But getting back to the point I was making prior to that, your 10,000. Zaps or tasks I should say, per month. What roughly speaking, what does that, what does that cost you?
James Rose: [00:25:30] I'm on a prorated plan. it was prorated grandfathered plan. So I got in a long time ago. I think I'm paying about 50 and the same plan now is around 120 I think.
Okay. just, just to quickly call, so I don't sound like a total a-hole. we put them into our CRM once. Like they actually set permission when they're entering the Facebook group. So I'm not like breaking GDPR stuff here, like they explicitly asked.
Nathan Wrigley: [00:25:57] No, but it's interesting. And we'll return to that point just because I presume you could.
should you wish to not, honor things like GDPR and you could kind of abuse this as anyone. What we'll come to that a little bit later. So yeah, roughly speaking, if I signed up in this, this, you know, the, the current pricing model that they've got, if I was to perform 10,000 tasks a month, I'll be looking at about a plan of about $120, something like that, which seems entirely fair.
The other ones, are they free? Like if this, then that and integrity, do they have a pricing plan or is it just free?
James Rose: [00:26:29] So they all have a free plan, right? So you can get started on all of them for free if, if this and that is actually free completely, but it's quite limited. Integra mats free plan is much less limited than Zappia like, you can do a lot more.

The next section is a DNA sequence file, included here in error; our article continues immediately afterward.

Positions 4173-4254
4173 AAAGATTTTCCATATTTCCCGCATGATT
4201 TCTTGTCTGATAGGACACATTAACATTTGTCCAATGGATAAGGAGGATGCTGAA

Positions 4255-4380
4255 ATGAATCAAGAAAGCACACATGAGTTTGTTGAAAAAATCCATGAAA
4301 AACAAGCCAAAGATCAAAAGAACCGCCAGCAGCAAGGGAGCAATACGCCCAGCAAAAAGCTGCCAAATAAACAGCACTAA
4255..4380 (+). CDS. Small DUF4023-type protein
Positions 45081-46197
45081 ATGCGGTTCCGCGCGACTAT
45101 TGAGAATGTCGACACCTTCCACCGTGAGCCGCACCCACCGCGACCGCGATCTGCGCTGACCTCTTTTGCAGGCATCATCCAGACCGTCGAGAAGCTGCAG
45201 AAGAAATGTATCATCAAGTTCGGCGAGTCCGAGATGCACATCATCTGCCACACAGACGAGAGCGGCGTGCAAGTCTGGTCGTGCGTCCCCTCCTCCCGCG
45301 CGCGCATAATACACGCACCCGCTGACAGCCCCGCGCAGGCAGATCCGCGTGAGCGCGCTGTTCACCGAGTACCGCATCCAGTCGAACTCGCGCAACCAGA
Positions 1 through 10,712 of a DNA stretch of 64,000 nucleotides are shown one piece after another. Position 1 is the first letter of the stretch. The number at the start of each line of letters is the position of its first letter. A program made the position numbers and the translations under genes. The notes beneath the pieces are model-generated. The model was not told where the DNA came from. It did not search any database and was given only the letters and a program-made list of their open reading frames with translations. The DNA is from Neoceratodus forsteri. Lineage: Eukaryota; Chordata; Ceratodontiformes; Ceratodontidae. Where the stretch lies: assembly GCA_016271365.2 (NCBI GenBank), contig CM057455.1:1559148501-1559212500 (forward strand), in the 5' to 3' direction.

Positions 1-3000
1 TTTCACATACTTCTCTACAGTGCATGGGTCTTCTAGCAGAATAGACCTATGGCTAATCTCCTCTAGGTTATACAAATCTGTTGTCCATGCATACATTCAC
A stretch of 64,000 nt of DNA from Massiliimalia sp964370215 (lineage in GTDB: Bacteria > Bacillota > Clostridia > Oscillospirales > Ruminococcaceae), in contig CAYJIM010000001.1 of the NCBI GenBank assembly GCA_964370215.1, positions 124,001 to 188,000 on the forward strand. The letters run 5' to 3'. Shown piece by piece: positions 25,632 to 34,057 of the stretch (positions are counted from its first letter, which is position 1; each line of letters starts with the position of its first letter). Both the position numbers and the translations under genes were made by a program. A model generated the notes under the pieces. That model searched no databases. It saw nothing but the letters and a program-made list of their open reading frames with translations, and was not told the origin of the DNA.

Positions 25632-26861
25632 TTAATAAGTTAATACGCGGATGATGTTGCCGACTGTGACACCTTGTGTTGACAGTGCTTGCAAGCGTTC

Just so, you know, though, like it, you're not going to go to 120 bucks immediately. Right. You're going to start on one of the smaller plans. yeah, probably free. I think then it starts at like, well, I'm looking now it's $18 a month is the first plan, right? so $18 33 builds annually. but that, that actually will get you started for a long time.
And by the time you're up to paying 120 bucks a month, if you're saving 75 hours, like, I think that's an easy payback.
Nathan Wrigley: [00:27:09] Yeah, yeah, absolutely. Yeah. It sounds, sounds extraordinarily, economically viable. The, one of the things which always sort of troubled me in all of this was if I'm automating everything.
How do I know it's working? I mean, I know you can perform your presumably you can perform some sort of test at the point where you set it up and say, okay, from the data that I've supplied, we're all good. I've just filled out my gravity form and look, that person is now in active campaign. Tick done.